Patterns of core and penumbra in acute MI occlusion and their clinical correlates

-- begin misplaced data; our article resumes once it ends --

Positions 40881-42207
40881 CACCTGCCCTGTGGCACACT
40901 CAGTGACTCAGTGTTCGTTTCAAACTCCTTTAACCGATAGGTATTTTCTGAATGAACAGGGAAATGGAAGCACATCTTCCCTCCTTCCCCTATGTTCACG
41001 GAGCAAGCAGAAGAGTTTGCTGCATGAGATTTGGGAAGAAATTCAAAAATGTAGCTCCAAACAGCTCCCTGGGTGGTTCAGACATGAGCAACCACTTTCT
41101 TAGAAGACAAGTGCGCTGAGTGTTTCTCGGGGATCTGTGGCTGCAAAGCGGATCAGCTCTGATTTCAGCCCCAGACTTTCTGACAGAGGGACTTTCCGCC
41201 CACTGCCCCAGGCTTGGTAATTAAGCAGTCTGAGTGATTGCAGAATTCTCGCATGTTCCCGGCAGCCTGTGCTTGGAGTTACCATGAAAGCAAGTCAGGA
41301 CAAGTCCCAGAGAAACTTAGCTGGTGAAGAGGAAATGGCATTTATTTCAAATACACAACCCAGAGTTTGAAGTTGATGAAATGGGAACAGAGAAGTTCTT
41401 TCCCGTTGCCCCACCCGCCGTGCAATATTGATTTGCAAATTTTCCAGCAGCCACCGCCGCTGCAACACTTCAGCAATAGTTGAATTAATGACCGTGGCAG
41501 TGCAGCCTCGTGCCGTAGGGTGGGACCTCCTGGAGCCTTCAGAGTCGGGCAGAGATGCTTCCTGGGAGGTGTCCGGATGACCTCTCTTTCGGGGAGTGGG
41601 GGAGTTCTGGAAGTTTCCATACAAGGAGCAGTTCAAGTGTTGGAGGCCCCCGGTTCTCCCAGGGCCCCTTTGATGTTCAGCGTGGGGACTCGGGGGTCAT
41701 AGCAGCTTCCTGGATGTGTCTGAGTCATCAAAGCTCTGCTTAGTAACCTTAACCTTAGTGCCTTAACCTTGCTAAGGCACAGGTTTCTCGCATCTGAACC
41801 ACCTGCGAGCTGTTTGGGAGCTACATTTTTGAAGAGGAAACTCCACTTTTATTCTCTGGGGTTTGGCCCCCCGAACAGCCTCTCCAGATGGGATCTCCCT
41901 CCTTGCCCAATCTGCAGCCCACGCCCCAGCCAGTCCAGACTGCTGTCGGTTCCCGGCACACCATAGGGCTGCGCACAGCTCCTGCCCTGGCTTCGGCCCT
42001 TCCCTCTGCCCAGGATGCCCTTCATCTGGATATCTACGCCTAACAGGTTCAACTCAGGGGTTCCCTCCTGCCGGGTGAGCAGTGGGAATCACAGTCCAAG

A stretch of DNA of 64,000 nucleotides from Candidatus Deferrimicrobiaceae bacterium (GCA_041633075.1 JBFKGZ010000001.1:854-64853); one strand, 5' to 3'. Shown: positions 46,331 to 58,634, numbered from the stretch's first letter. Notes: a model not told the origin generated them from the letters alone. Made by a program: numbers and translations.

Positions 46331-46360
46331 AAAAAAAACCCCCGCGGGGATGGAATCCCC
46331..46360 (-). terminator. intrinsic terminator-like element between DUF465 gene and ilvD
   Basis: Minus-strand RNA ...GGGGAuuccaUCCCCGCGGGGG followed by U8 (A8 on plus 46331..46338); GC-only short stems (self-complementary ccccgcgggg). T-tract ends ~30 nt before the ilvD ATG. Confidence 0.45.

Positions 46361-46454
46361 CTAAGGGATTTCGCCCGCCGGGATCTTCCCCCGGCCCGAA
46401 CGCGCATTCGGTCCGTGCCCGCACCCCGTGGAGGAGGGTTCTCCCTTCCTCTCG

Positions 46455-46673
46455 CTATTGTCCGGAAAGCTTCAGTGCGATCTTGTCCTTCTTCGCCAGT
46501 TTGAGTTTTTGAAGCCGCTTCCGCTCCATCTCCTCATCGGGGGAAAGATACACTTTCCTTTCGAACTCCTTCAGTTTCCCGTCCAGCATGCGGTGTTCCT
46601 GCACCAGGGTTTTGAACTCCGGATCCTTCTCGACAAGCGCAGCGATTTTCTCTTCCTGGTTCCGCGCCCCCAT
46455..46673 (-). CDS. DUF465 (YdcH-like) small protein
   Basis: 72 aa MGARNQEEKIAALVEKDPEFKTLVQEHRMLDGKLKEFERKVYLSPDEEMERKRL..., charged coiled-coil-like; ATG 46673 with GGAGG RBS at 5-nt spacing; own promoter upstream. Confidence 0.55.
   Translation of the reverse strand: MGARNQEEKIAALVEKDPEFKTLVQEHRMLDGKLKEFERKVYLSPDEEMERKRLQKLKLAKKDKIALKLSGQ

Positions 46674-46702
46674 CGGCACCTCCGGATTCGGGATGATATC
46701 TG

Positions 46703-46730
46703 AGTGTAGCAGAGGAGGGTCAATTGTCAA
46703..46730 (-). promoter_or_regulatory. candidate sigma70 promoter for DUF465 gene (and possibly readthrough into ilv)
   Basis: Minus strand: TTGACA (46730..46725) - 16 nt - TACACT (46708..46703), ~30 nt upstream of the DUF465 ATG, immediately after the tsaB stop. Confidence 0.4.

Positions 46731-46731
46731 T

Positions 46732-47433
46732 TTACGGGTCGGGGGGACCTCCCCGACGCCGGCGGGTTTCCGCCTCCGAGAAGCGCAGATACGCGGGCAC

Background and Purpose: The ischemic penumbra is composed of neurons that are functionally impaired but structurally intact, and thus potentially salvageable. Identifying the penumbra and its relationship with the ischemic core may lead to a more physiologic selection of patients who might benefit from recanalization therapy. We sought to explore the core/penumbra relationship by quantitatively measuring cerebral blood flow (CBF) in patients with acute M1 occlusion. Methods: 19 patients with M1 occlusion proven by CT angiography or conventional cerebral angiography underwent a Xe-CT/CBF study within 6 hours of symptoms onset. Mean CBF values were measured in the ipsilateral cortical MCA territory. The core was defined as areas with CBF< 8 ml/100g/min and the penumbra was defined as areas with CBF 9–20 ml/100g/min. Findings were correlated with the admission NIH stroke scale (NIHSS). Results: In 6/19 patients (31.5%)(group 1), the size of the penumbra was greater than twice the size of the core. In 8/19 patients (42.1%) (group 2), the size of the penumbra was approximately equal the size of the core. In 5/19 patients (26.8%)(group 3) the size of the penumbra was less than half the size of the core. The median core volumes for each of the three groups, expressed as percentage of core relative to ipsilateral cortical MCA territory, increased from group 1 to group 3. While there was a trend towards a correlation between the admission NIHSS and the combined core and penumbral volumes, no such correlation could be established between admission NIHSS and core or penumbral volumes alone. Conclusions: In the first 6 hours after M1 occlusion, penumbral volumes that are larger than or equal to core volumes are present in 14 out of 19 patients. A smaller core volume is associated with an increased penumbra to core ratio. The admission NIHSS in patients with M1 occlusion correlates with the combined volumes of core and penumbra.